Vote: MAJORITY   Appropriation: NO   Fiscal Committee: YESNO   Local Program: NO  

The people of the State of California do enact as follows:


SECTION 1.

 Section 1798.145 of the Civil Code, as added by Section 3 of Chapter 55 of the Statutes of 2018, is amended to read:

1798.145.
 (a) The obligations imposed on businesses by this title shall not restrict a business’s ability to:
(1) Comply with federal, state, or local laws.
(2) Comply with a civil, criminal, or regulatory inquiry, investigation, subpoena, or summons by federal, state, or local authorities.
(3) Cooperate with law enforcement agencies concerning conduct or activity that the business, service provider, or third party reasonably and in good faith believes may violate federal, state, or local law.
(4) Exercise or defend legal claims.
(5) Collect, use, retain, sell, or disclose consumer information that is deidentified or in the aggregate consumer information.
(6) Collect or sell a consumer’s personal information if every aspect of that commercial conduct takes place wholly outside of California. For purposes of this title, commercial conduct takes place wholly outside of California if the business collected that information while the consumer was outside of California, no part of the sale of the consumer’s personal information occurred in California, and no personal information collected while the consumer was in California is sold. This paragraph shall not permit a business from storing, including on a device, personal information about a consumer when the consumer is in California and then collecting that personal information when the consumer and stored personal information is outside of California.
(b) The obligations imposed on businesses by Sections 1798.110 to 1798.135, inclusive, shall not apply where compliance by the business with the title would violate an evidentiary privilege under California law and shall not prevent a business from providing the personal information of a consumer to a person covered by an evidentiary privilege under California law as part of a privileged communication.
(c) (1) This act title shall not apply to protected or health information that is collected by a covered entity governed any of the following:
(A) Medical information governed by the Confidentiality of Medical Information Act (Part 2.6 (commencing with Section 56 of Division 1)) or governed 56) of Division 1) or protected health information that is collected by a covered entity or business associate governed by the privacy, security, and breach notification rules issued by the federal United States Department of Health and Human Services, Parts 160 and 164 of Title 45 of the Code of Federal Regulations, established pursuant to the Health Insurance Portability and Availability Accountability Act of 1996. For 1996 (Public Law 104-191) and the Health Information Technology for Economic and Clinical Health Act (Public Law 111-5).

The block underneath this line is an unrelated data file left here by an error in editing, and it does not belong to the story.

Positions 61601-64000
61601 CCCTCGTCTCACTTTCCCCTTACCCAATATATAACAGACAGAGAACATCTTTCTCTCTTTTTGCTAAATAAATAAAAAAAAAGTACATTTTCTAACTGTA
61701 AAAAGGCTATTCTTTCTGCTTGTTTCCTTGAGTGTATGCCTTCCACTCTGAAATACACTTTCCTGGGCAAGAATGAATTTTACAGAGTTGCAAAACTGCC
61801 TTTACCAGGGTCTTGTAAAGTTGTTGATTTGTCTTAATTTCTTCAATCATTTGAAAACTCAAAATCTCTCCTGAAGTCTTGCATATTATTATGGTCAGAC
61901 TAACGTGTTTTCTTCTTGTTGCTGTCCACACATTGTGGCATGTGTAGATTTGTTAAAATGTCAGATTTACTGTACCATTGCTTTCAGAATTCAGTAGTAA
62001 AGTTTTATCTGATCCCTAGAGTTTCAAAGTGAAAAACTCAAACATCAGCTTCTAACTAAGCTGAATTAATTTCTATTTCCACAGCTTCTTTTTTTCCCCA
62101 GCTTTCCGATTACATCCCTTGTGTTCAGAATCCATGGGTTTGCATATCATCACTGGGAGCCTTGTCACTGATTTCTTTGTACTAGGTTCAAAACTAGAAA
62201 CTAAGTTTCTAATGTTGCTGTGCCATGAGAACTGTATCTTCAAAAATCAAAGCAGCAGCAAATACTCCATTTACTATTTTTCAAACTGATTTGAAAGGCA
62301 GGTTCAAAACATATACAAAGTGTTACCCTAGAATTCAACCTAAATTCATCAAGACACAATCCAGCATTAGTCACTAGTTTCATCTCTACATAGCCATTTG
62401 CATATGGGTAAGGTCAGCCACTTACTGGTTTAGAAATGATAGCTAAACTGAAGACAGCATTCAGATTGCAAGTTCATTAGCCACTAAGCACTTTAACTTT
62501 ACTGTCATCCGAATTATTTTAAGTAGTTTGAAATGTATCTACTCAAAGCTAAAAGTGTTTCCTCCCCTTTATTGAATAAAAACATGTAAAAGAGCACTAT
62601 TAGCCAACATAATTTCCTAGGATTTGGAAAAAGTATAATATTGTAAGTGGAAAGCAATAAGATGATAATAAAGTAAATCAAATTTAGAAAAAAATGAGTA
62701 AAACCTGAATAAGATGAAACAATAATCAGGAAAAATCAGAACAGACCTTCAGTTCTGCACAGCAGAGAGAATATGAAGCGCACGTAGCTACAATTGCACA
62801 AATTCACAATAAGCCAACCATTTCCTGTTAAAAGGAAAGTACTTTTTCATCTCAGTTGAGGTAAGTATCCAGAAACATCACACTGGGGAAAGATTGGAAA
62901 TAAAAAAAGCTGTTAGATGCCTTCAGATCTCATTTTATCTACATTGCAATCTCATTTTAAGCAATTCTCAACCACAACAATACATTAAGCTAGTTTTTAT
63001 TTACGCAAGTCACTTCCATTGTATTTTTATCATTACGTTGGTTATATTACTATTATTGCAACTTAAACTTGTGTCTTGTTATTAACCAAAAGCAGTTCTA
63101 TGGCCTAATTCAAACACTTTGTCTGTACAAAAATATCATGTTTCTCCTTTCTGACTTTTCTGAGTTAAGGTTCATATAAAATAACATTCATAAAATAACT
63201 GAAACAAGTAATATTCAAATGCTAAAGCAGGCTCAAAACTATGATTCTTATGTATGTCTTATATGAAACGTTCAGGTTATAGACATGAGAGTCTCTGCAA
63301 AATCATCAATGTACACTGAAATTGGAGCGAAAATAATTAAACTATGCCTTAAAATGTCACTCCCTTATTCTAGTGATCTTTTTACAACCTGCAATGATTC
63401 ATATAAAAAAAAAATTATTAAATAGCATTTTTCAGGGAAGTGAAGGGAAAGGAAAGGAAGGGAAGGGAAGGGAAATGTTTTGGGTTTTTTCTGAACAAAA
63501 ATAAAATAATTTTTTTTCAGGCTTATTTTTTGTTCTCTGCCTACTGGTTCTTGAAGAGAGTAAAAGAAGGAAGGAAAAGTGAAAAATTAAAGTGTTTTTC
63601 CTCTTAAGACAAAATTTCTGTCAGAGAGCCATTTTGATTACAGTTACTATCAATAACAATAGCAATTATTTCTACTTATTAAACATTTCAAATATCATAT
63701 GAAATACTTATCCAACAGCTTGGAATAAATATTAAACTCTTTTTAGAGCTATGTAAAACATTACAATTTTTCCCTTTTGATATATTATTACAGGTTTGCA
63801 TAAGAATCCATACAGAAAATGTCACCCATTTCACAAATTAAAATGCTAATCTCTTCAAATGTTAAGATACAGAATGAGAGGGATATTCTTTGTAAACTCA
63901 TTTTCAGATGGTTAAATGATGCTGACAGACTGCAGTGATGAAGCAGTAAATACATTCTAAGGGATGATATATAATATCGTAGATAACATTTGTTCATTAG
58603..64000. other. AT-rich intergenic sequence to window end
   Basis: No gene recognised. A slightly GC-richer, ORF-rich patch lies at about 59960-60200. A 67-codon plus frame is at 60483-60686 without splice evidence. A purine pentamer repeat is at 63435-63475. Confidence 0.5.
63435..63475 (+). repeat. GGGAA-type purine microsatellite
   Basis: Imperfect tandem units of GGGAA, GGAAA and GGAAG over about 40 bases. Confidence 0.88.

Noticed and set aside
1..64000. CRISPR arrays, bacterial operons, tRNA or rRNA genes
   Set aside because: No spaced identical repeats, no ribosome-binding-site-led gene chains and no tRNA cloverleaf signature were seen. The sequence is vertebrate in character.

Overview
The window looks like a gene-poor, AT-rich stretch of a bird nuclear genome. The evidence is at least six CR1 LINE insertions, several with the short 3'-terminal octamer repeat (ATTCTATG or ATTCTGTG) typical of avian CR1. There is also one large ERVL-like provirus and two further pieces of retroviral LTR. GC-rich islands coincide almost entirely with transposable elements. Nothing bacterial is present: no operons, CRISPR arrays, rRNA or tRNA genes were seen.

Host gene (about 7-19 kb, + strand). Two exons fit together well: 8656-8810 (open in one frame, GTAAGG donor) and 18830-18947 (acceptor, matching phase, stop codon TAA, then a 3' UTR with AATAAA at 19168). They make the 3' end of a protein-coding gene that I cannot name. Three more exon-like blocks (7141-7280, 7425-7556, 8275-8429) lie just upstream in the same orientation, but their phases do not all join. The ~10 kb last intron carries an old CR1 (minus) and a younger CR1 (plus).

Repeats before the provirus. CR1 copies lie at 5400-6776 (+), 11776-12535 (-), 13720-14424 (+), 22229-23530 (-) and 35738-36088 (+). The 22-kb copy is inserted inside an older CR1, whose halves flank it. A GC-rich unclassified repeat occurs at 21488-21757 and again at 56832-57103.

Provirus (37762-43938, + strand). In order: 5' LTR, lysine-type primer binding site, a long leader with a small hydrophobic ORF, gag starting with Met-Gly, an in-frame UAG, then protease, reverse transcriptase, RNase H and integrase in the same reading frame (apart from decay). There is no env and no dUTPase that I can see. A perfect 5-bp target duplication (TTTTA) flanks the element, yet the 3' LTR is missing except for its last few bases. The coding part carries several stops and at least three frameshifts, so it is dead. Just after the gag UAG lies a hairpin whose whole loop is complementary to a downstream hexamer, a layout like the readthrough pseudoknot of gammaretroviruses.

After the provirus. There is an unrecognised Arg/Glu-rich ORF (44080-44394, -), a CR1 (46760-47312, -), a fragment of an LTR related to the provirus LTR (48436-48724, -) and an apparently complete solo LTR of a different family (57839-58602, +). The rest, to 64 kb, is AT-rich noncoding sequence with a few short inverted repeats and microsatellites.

(B) A provider of health care governed by the Confidentiality of Medical Information Act (Part 2.6 (commencing with Section 56) of Division 1) or a covered entity governed by the privacy, security, and breach notification rules issued by the United States Department of Health and Human Services, Parts 160 and 164 of Title 45 of the Code of Federal Regulations, established pursuant to the Health Insurance Portability and Accountability Act of 1996 (Public Law 104-191), to the extent the information relates to health care services.
(C) Information collected as part of a clinical trial subject to the Federal Policy for the Protection of Human Subjects, also known as the Common Rule, pursuant to good clinical practice guidelines issued by the International Council for Harmonisation or pursuant to human subject protection requirements of the United States Food and Drug Administration.
(2) For purposes of this subdivision, the definition definitions of “medical information” and “provider of health care in Section 56.05 shall apply and the definitions of “business associate, “covered entity,” and “protected health information” and “covered entity” from the federal privacy rule in Section 160.103 of Title 45 of the Code of Federal Regulations shall apply.